I used to be real into setting New Year resolutions until I realized I can never keep them well. My to-do-list of goals is already booked solid to be adding yet more markers where I can measure my success rate and kick myself for when I don’t meet the line. I need less pressure, not more.
And so, I replaced this resolution-setting activity with something else: gratitude writing.
For many years now I have given myself an activity of writing 100 gratitudes from within the past year on New Years Eve. This practice has completely flipped the way I experience the new year.
Listing 100 gratitudes was an arbitrary number I chose, and at first I thought it was quite ambitious; but when I got into the rhythm of it, 100 wasn’t much at all. It takes me about an hour to complete the activity, which I write by hand in order to manage the pace of my thinking and allow for reflection to sink in.
Gratitude is the last thing my eyes see and think about at the close of the year and entry into the new. I can’t think of a better transition than this.
Gratitude Helps Your Creative Work
If you study the habits of successful people you’ll notice a strong pattern in them creating a regular practice of writing down their gratitudes and keeping them in mind. Giving time to gratitude is like a meditation. It’s a pause. It slows your thinking and stress response, and it allows you to feel positive emotion. This in turn opens up the possibility for new ways of thinking.
Reflecting on how far you’ve come can inspire a new energy to keep going toward big goals. Thinking about encouragement received from others can recharge your confidence. Remembering the little things can help redirect thought processes into understanding personal values, assessing what’s truly important and viewing the larger picture of things.
“Practicing gratitude gets you in the habit of putting your attention on something outside the immediate ‘problem'[…]. It demands attention. By developing the ability to stop and be grateful right now, you train your mind to pay attention to just one thing and replace negative thoughts with positive ones.”How Gratitude Can Make You More Creative and Innovative, Inc.com
Where Do You Start?
To help you gain momentum, here are some questions to reflect on:
- Name someone whom you’re grateful for in helping you grow confidence?
- Name a quality about yourself that you’re grateful for.
- Name the first person that comes to mind when you think about someone sharing a smile with you.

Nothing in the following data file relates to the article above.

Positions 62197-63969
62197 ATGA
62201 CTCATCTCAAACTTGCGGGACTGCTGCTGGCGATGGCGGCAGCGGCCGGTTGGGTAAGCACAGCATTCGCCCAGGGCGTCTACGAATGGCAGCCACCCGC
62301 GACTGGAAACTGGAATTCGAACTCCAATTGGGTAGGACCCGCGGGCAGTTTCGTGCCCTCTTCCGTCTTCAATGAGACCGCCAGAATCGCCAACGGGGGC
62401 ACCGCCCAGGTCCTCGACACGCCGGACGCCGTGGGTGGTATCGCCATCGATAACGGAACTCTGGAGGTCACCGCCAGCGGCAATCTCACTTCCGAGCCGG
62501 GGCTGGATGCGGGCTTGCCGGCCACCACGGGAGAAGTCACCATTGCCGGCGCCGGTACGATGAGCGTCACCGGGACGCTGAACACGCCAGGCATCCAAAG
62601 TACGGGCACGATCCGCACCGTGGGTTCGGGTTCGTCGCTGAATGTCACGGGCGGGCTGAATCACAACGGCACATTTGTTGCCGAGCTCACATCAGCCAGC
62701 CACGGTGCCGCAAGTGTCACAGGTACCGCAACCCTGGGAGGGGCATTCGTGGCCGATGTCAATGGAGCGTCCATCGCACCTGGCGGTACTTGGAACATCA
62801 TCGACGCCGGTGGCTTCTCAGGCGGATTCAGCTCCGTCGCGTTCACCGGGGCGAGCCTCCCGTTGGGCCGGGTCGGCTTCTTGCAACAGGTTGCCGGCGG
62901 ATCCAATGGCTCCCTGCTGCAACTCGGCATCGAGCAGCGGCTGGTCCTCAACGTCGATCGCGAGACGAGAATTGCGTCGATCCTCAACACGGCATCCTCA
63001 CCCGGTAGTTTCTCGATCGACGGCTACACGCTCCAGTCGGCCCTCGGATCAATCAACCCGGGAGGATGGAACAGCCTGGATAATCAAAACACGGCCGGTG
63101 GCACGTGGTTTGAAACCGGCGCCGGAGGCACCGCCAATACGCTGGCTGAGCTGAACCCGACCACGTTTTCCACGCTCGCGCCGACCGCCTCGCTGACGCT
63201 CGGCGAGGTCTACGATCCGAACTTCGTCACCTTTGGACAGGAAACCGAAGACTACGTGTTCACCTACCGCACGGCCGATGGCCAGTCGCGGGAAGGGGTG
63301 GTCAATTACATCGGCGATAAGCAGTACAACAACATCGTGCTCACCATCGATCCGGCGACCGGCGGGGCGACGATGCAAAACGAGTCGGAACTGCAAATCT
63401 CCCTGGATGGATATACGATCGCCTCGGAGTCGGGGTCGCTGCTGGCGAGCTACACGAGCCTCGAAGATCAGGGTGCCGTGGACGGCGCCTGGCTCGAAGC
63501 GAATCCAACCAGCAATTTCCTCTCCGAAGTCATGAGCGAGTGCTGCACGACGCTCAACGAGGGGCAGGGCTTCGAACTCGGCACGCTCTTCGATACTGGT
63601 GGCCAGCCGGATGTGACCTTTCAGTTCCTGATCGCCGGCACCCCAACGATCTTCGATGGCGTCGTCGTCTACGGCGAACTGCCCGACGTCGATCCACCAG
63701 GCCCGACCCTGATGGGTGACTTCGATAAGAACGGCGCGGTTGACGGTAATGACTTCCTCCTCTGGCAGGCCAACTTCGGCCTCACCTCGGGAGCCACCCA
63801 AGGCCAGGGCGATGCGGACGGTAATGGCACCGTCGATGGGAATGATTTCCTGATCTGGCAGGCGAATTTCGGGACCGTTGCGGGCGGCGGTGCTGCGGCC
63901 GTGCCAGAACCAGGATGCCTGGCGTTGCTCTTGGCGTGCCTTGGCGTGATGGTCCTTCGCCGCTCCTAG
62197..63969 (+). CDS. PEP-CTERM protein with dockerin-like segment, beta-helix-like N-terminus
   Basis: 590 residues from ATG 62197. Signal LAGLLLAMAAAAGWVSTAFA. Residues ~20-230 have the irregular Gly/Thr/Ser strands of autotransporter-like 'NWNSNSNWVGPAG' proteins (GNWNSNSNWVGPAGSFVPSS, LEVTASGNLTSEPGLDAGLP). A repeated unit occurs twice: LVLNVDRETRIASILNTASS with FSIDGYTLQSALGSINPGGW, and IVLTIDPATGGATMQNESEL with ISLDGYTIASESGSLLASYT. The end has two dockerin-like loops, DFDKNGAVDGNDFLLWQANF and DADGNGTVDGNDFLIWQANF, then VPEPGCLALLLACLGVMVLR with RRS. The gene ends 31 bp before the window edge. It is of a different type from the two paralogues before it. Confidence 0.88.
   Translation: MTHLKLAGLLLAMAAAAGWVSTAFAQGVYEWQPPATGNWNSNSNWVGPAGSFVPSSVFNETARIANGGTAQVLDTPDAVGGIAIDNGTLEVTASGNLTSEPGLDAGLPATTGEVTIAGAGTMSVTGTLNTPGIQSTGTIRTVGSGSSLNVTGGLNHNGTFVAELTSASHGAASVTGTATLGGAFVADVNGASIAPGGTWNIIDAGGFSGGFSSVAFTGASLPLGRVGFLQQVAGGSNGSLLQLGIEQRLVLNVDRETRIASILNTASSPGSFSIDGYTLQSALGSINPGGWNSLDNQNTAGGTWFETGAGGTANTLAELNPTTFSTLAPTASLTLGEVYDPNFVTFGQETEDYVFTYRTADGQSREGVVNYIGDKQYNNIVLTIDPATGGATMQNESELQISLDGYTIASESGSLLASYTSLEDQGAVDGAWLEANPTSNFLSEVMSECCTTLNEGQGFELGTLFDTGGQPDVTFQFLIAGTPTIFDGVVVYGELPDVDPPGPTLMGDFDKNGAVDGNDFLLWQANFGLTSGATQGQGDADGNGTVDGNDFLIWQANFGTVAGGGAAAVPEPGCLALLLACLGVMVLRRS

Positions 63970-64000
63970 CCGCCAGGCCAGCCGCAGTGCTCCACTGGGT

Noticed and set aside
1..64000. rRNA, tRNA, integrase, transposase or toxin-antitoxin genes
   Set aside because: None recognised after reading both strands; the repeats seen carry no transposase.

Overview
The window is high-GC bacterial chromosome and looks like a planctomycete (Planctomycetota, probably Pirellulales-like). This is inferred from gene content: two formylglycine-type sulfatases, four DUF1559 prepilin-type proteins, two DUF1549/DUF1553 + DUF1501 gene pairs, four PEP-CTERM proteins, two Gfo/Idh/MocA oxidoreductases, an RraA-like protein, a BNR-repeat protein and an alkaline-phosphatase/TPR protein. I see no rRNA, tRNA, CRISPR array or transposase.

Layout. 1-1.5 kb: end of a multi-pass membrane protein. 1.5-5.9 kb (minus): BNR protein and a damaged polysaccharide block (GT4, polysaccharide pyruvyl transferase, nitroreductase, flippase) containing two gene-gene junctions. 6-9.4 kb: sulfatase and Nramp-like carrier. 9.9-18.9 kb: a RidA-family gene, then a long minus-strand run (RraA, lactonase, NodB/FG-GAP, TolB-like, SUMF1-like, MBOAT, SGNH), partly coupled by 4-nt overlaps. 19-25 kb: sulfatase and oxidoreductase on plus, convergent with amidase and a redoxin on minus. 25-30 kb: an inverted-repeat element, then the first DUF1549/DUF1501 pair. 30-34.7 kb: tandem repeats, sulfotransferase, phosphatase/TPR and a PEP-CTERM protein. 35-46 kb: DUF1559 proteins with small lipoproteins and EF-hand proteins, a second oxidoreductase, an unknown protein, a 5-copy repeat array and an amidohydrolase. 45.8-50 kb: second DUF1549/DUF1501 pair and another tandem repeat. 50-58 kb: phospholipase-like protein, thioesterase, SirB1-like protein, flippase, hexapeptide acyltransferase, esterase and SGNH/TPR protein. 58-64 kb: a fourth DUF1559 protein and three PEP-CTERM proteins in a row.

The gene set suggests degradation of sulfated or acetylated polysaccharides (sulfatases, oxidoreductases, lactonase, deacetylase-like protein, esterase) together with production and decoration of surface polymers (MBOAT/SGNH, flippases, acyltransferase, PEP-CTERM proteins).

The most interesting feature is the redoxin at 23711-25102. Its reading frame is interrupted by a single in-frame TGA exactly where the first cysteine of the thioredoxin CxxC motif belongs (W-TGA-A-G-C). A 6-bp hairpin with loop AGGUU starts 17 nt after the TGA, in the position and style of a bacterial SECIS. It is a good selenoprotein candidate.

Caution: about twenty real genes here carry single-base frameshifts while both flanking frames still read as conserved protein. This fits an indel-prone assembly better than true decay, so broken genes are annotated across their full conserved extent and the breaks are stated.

- Think about a funeral you attended and recall your favorite memory of that person.
- Name something that nature has taught you.
- Recall a time when there was a positive outcome that you initially predicted to be negative.
- What are things you are grateful to have learned?
- What aspirations are you grateful to have stirring within you?
When you’re done writing your gratitudes, you shouldn’t just toss it aside. Read them. Feel the positive emotions of them. Put them in a place where you can reference at any time you need a pick-me-up. After a few years, it really starts to add up.
There are some years where I got caught up in busy and missed doing my gratitudes, and I can honestly say I felt its absence. The good news is that you don’t need a holiday to reflect on gratitudes. You can do this anytime. Aside from my NYE pause, I try to reflect on gratitudes in daily routine, but I’m not perfect. I get sucked into dwelling on the negative in my life more than I care to admit. We’re human, so resetting often is expected.
When you take focused time to find the good you’ll discover some memories that are like beautiful rare gems which cannot be labeled with a price tag of any kind. These gems will give you the fuel to drive you to your desired destination and a compass to stay focused on the best possible route. And should you ever breakdown along the way, you’ll have these life markers to remind you that you’ll get through this obstacle like how you have done so many times before, and people are there to help you even if just in mere thought.
So, I challenge you to give it a try. Set aside an hour to write down and reflect on 100 gratitudes from within the past year. Kick off the New Year on a positive perspective, and clear room for new creativity to enter.
—And if you want to try incorporating gratitude into a daily practice, download our free guide, Weekly Reflection Sheets.
I’m so grateful you’ve taken the time to read this, and I’m wishing you the very best New Year full of creativity, inspiration and joy.